PHOENIX -- As a catcher at age 33, Kurt Suzuki didn't necessarily expect to suddenly regain the power potential he displayed in his younger days. But he's certainly enjoying this chance to get a feel for how Aaron Judge, Freddie Freeman and the game's other top power hitters feel when
PHOENIX -- As a catcher at age 33, Kurt Suzuki didn't necessarily expect to suddenly regain the power potential he displayed in his younger days. But he's certainly enjoying this chance to get a feel for how Aaron Judge, Freddie Freeman and the game's other top power hitters feel when they are in a zone.
"I wouldn't put myself in that kind of category, those guys are pretty special baseball players," Suzuki said after Tuesday's 8-3 win over the D-backs. "I just try my best to help the team win. When I run into some, it feels good, because I don't hit many. So, when I do hit some, it feels good, and I feel like I'm floating around the bases."
Suzuki flirted with a euphoric state again when he drilled a pair of homers. The veteran catcher hit a go-ahead two-run home run in the seventh inning, then added an eighth-inning solo shot that marked his 10th homer of the season and his sixth within a span of 32 at-bats in July.
"The guy is amazing," manager Brian Snitker said. "All of [his home runs] mean something. He doesn't waste any of them. It's great for him, and the club. He's a very valuable guy to have."
After remaining a free agent until the middle of January, Suzuki has been rejuvenated in his first season with the Braves serving as Tyler Flowers' backup. Before this year, Suzuki had not tallied more than eight home runs in a season since 2011.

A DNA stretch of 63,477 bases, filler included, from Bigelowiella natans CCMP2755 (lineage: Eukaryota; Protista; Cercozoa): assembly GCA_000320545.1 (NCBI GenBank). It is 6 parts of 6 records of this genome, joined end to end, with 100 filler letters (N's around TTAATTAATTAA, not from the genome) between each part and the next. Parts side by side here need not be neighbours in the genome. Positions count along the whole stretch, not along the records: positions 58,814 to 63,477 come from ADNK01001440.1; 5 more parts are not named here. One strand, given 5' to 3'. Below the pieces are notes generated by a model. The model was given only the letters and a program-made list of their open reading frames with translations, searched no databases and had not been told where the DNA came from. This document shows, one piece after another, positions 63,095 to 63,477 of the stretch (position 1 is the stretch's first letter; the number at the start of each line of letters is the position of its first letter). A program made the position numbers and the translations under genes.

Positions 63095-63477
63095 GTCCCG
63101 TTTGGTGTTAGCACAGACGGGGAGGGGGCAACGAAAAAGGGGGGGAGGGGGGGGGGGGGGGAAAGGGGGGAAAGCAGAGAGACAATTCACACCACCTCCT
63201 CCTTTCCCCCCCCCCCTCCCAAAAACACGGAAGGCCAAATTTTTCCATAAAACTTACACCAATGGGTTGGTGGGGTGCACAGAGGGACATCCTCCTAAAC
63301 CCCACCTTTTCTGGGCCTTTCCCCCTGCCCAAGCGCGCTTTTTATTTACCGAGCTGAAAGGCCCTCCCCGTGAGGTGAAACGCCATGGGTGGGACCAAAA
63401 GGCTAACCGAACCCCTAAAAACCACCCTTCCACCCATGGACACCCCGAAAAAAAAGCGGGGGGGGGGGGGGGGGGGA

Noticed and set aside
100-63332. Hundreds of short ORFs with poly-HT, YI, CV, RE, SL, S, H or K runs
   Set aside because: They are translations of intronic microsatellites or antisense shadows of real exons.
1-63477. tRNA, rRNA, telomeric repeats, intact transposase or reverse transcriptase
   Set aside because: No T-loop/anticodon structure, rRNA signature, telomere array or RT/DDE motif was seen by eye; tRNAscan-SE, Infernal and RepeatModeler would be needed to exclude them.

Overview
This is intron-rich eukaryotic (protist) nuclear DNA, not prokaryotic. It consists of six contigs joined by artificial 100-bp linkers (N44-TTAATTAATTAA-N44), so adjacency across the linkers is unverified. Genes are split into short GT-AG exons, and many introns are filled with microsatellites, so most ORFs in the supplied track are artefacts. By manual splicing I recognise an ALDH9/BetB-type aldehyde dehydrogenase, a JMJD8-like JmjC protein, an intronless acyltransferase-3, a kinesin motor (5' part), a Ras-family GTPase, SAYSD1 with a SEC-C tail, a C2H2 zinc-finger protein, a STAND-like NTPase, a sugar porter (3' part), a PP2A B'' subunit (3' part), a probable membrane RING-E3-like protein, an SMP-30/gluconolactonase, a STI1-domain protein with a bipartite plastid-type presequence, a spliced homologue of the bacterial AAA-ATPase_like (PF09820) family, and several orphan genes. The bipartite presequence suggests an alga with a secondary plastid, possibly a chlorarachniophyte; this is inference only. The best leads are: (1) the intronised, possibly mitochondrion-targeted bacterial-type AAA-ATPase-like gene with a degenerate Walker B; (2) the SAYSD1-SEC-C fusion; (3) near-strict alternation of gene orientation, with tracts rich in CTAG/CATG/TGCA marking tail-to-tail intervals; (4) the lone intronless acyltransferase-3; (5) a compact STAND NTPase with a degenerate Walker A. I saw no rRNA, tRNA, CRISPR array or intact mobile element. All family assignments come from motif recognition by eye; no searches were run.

Suzuki's go-ahead homer off D-backs reliever J.J. Hoover traveled a projected 411 feet with an exit velocity of 100.8 mph, per Statcast™. The eighth-inning homer against Andrew Chafin traveled a projected 401 feet with an exit velocity of 106.3 mph -- his highest mark since Statcast™ began tracking homers in 2015.
"It's good to have him back," Snitker said. "He's such a wonderful guy. He's a great teammate, and a great person."
After hitting a decisive fourth-inning home run against the Dodgers on Thursday, Suzuki spent this past weekend in Hawaii attending his grandmother's funeral . He rejoined the Braves on Monday, then returned to the lineup Tuesday with his fourth career multi-homer game, and second this month.
Suzuki has hit nine of his 10 home runs within a span of 96 at-bats dating back to May 17. It's a small sample size, and includes an arbitrary endpoint, but within this span, Suzuki has recorded a 10.55 at-bat-per-home-run ratio. Cody Bellinger entered Tuesday leading all qualified Major Leaguers with a 10.66 AB/HR ratio.
"I think I'm just trying to get good pitches to hit," Suzuki said. "I've been working with [hitting coach Kevin Seitzer], and just trying to be tension-free and not try to do too much, and let your hands do the work and try to be in sync. Everything is just kind of clicking right now."
Mark Bowman has covered the Braves for MLB.com since 2001.